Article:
Look After Your Pension, So Your Pension Can Look After You.
Pensions and savings are important to people, they are, after all, what they're going to rely on for quality of life over - hopefully - many years.
That's why it's so important to make sure that they're protected as much as possible. That doesn't just mean protection from poor investment choices or fraudsters - although this is obviously important. It's also important to protect these precious assets from neglect and ignorance of the various pieces of legislation and tax rules which can be a minefield for the unwary. The best way to guard against this is to always seek professional advice to regularly review your retirement strategy.
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The Lifetime Allowance for pensions is not something that affects a lot of people, but it's a good example of where not knowing the rules and not taking advice can cost you a great deal of money.
Basically, the Lifetime Allowance is the limit of the pension benefit that can be drawn from a pension - in form of a lump sum of retirement income - without triggering an extra tax charge.
Currently the limit stands at £1,030,000 up from £1,000,000 last year, and soon to be £1,055,000 from April 6th 2019. This needs to be considered when you access a pension benefit: when you draw benefits; if you die before taking benefits; or if a benefit crystallisation takes place. Then the value of your benefits is tested against this lifetime allowance.
If the value of your pension benefits, across all schemes, is greater than this allowance of £1,030,000, then any amount over that will be taxed at 25%, if it is withdrawn as income plus marginal rate of tax, or at 55%, if it is withdrawn as a cash lump sum.
However, to provide some compensation to those whose pensions were greater than the limit when it was introduced, two types of protection were introduced: Individual Protection and Fixed Protection.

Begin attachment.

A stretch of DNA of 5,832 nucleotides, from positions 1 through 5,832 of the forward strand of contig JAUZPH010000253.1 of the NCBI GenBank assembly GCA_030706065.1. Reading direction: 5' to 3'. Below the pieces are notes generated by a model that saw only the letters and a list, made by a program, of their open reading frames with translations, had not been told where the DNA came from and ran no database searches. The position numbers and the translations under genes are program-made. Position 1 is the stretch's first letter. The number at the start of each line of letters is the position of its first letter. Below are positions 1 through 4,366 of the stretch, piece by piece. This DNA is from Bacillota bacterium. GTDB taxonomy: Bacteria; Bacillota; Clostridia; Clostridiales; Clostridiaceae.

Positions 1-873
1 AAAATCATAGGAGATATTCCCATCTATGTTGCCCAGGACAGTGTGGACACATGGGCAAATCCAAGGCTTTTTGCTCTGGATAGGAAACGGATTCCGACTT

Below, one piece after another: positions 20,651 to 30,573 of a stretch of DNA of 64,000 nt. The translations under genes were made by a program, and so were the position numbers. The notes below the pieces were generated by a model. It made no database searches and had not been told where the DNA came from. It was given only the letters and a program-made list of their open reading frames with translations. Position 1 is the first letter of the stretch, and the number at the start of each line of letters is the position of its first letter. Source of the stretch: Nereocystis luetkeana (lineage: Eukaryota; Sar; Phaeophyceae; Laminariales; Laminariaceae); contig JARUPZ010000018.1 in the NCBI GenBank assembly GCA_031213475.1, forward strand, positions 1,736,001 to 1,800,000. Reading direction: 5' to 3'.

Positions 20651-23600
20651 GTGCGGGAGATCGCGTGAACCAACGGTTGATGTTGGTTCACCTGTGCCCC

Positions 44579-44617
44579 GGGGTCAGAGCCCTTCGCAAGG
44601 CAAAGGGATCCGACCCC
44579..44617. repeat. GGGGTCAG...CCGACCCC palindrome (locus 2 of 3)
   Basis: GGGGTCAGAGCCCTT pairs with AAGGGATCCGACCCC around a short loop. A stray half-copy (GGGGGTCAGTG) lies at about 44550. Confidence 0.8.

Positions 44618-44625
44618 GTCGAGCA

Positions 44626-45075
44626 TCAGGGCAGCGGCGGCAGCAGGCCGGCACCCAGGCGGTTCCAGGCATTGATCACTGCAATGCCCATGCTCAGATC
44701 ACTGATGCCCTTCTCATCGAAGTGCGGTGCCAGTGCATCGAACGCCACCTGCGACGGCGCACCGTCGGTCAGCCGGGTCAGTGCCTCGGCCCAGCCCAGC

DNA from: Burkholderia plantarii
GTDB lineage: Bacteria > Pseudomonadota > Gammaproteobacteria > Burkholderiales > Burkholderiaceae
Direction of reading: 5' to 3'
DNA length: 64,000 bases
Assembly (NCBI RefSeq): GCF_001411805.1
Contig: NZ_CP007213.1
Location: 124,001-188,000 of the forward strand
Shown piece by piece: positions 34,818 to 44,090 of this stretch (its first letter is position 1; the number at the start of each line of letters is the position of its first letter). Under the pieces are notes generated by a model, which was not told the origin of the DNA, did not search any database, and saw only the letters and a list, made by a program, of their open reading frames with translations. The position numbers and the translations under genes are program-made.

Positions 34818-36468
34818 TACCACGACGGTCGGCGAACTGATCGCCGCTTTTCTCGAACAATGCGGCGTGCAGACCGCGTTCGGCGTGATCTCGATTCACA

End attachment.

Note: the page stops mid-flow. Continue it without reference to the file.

You can apply for Individual Protection if your savings were worth more than £1m on April 5th 2016 and successful applicants will get a personal lifetime allowance to equal the value of their pension savings at that date, up to a limit of £1.25m.
You can apply for Fixed Protection if you or your employer haven't added to your pension since April 5th 2016, or if you opted out of any workplace schemes before that date. This will also give a protected lifetime allowance of £1.25m.
*Please note the following case study has been published with the use of a fictional character.
The sums involved can be significant. We had one client, Dennis, who had pension savings of £1.21m as of April 5th 2016. This was over the £1m limit at the time and he has contributed to his pension after that date, so we advised him to apply for individual protection. This gives Dennis an increased Lifetime Allowance which goes up to the amount he had in his pension at April 5th 2016, ie £1.21m.
Dennis has crystallised £400,000 of his pension, which has given him £100,000 tax free cash to spend or live on, with £300,000 remaining in his drawdown pot. By taking Reeves Independent's advice in applying for Individual Protection 2016, Dennis has used 5.777% less of his pension lifetime allowance than he would have had he not applied for the individual Lifetime Allowance protection. This will give him a tax saving in the long term.
The Lifetime Allowance is due to increase every year by the CPI measure of inflation, so in the tax year 2019/2020 it will be £1,055m.
You may not be affected by the Lifetime Allowance and the chances are you won't be, but you can be sure there are other ways of losing money to the tax man. An example of this would not be using the phased drawdown strategy as previously mentioned, but to withdraw your available tax-free cash from your pension. This may seem like a great idea in the short term, however, it may put you in a significant dis-advantage in the long-term. If you want an income above the personal allowance (currently £11,850), you will pay income tax at an earlier point of your retirement, giving the taxman more of your hard-earned provisions.
This area of pension planning can be complex, if you are worried about the Lifetime Allowance or any other aspects of your pension then please seek independent financial advice.
It is important that no actions should be taken without first taking advice. Personal circumstances and an individual's appetite for risk means that the advice for one person may not be the same for everyone. The information in this blog or any response to comments should not be regarded as financial advice. Reeves do not advise on Defined Benefit pension schemes. Reeves do introduce a third party specialists in areas of work we do not cover.